Banned Books week spotlights conversations about censorship

The topic of American book bans is a significant on-going conversation. With Banned Books week just passed, continuing these conversations about banned books and what is and isn’t appropriate content is essential.

During the 2022-2023 school year, 3,362 books were banned in school districts across the United States. Some of these books include “Tricks” by Ellen Hopkins, “The Bluest Eye” by Toni Morrison and “Looking for Alaska” by John Green. These were the top three most banned books according to PEN America.

During this past school year alone, Florida school districts have successfully banned more than 1,000 books and districts in Texas have banned more than 600.

“Florida isn’t an anomaly — it’s providing a playbook for other states to follow suit,” said Kasey Meehan, PEN America’s Freedom to Read program director.

PEN America’s “Freedom to Write” campaign released a report where they relayed data about the current 2022-2023 book bans across the U.S.

According to this report, the major topics of the 3,362 books banned consist of violence or physical abuse, health or wellbeing for students, sexual experiences, characters of color or themes of race and racism, LGBTQ+ characters or themes and themes of grief and death. These are vital themes for teenagers trying to understand themselves and their community while finding their place in the world.

“… Students have spoken out to protect the freedom to read,” the PEN America report said in its concluding statement. “Their efforts are helping to ensure students have access to a diversity of views and expressions, school libraries serve the educational process by making knowledge and ideas available, and books remain available regardless of the personal or political ideologies of groups and policymakers.”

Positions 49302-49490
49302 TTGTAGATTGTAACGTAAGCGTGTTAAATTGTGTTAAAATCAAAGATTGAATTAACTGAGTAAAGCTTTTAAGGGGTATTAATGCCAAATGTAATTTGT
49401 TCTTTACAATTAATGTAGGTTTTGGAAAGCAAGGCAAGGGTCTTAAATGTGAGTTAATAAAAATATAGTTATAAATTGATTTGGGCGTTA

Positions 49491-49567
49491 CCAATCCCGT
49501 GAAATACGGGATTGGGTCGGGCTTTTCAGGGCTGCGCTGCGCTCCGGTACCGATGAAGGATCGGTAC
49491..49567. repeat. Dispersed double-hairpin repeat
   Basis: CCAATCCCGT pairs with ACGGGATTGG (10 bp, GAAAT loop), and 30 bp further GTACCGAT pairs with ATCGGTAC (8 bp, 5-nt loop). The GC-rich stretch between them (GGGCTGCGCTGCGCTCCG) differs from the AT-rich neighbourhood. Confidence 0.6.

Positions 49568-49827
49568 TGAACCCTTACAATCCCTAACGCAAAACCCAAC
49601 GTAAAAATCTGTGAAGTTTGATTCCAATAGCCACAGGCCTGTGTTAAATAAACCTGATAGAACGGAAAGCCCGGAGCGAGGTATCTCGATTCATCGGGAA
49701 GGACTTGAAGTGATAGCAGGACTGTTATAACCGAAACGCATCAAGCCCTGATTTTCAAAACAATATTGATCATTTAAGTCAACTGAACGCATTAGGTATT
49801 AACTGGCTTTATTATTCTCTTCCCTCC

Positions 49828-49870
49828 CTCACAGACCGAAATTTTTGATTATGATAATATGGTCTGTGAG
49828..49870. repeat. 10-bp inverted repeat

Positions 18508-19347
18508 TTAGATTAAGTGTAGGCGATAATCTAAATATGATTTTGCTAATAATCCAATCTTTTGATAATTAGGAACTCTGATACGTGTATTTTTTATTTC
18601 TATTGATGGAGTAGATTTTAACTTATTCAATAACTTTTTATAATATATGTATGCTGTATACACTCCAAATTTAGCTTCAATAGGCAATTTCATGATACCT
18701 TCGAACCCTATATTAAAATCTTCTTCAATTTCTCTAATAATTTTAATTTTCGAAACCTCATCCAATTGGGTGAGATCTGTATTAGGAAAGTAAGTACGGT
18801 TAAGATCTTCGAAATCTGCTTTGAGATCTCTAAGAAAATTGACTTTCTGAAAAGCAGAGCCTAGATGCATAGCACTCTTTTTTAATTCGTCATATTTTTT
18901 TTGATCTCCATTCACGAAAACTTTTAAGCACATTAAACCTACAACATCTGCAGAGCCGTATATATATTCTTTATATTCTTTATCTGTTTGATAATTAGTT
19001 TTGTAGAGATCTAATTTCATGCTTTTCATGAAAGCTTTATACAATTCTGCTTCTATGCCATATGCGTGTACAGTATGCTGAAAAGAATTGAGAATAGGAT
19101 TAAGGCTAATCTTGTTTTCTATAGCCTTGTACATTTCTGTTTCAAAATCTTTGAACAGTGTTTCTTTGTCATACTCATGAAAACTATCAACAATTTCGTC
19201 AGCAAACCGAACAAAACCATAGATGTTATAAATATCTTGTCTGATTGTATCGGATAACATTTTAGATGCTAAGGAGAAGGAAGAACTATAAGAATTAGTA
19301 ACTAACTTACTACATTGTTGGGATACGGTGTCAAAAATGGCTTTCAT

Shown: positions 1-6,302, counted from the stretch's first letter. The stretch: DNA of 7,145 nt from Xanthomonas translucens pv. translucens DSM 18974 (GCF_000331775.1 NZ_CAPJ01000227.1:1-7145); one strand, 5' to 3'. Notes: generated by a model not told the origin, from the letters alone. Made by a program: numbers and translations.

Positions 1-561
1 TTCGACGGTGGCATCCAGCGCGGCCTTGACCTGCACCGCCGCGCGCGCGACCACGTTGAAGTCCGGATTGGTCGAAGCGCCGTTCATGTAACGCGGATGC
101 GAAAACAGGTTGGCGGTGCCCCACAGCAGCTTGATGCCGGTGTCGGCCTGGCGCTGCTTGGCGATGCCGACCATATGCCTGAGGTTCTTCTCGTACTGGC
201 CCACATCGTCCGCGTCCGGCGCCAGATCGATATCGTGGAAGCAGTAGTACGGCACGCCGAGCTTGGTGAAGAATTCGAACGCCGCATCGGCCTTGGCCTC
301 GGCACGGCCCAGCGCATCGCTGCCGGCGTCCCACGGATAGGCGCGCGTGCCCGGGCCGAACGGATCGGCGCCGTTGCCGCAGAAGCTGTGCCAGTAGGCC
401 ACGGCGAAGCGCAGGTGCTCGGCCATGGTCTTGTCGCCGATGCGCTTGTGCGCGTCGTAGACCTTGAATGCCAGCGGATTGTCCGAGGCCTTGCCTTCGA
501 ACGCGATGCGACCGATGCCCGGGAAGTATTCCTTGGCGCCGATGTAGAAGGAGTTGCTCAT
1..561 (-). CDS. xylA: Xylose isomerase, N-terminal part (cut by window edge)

New Jersey school districts are not strangers to book bans. NJ parents are joining the trend and looking to ban books like “Gender Queer: A Memoir” by Maia Kobabe and “Flamer” by Mike Curato, both of which highlight the experiences of members of the LGBTQ+ community.

NJ has successfully banned “Absolutely True Diary of a Part Time Indian” by Sherman Alexie and Ellen Forney in the Holmdel Township School District. The book is based on the author’s experiences growing up as a Native American.

The two other successfully banned books in NJ are “Let’s Talk About It” by Erika Moen and Matthew Nolan and “The Upside of Unrequited” by Becky Albertalli. One book needs permission from a parent before being checked out, and the other was removed from a middle school in the afflicted district to the highschool.

Books like “Gender Queer: A Memoir” by Maia Kobabe and “The Absolutely True Diary of a Part Time Indian” by Sherman Alexie and Ellen Forney, shouldn’t be banned for topics of sexuality and race.

I think teaching students about tough subjects is important to avoid further stigmatizing open conversations about sexuality, race, mental health, dealing with our emotions, and emotional and physical abuse. Banning these books in school libraries is taking away critical educational tools that students might not have access to at home or in the classroom.


Featured photo courtesy of Brewbooks, Flickr